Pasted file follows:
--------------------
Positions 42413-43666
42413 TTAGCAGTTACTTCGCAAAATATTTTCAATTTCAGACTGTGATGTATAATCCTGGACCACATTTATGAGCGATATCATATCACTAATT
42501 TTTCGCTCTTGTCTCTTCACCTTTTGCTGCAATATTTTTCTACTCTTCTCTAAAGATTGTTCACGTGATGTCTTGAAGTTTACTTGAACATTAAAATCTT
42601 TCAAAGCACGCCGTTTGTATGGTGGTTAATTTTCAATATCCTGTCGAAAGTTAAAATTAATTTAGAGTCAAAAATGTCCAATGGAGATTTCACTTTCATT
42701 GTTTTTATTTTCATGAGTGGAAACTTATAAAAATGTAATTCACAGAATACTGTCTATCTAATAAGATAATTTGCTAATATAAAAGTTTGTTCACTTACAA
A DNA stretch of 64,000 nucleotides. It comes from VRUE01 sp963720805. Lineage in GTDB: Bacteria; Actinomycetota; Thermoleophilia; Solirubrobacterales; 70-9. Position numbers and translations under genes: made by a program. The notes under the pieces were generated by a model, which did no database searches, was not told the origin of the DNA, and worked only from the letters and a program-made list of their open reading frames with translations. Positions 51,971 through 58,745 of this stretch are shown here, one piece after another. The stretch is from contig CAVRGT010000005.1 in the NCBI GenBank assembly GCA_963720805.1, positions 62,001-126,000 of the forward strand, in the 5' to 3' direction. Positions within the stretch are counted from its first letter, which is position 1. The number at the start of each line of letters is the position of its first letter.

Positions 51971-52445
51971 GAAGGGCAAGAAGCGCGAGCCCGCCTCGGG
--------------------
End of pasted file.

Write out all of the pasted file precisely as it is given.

Positions 42413-43666
42413 TTAGCAGTTACTTCGCAAAATATTTTCAATTTCAGACTGTGATGTATAATCCTGGACCACATTTATGAGCGATATCATATCACTAATT
42501 TTTCGCTCTTGTCTCTTCACCTTTTGCTGCAATATTTTTCTACTCTTCTCTAAAGATTGTTCACGTGATGTCTTGAAGTTTACTTGAACATTAAAATCTT
42601 TCAAAGCACGCCGTTTGTATGGTGGTTAATTTTCAATATCCTGTCGAAAGTTAAAATTAATTTAGAGTCAAAAATGTCCAATGGAGATTTCACTTTCATT
42701 GTTTTTATTTTCATGAGTGGAAACTTATAAAAATGTAATTCACAGAATACTGTCTATCTAATAAGATAATTTGCTAATATAAAAGTTTGTTCACTTACAA
A DNA stretch of 64,000 nucleotides. It comes from VRUE01 sp963720805. Lineage in GTDB: Bacteria; Actinomycetota; Thermoleophilia; Solirubrobacterales; 70-9. Position numbers and translations under genes: made by a program. The notes under the pieces were generated by a model, which did no database searches, was not told the origin of the DNA, and worked only from the letters and a program-made list of their open reading frames with translations. Positions 51,971 through 58,745 of this stretch are shown here, one piece after another. The stretch is from contig CAVRGT010000005.1 in the NCBI GenBank assembly GCA_963720805.1, positions 62,001-126,000 of the forward strand, in the 5' to 3' direction. Positions within the stretch are counted from its first letter, which is position 1. The number at the start of each line of letters is the position of its first letter.

Positions 51971-52445
51971 GAAGGGCAAGAAGCGCGAGCCCGCCTCGGG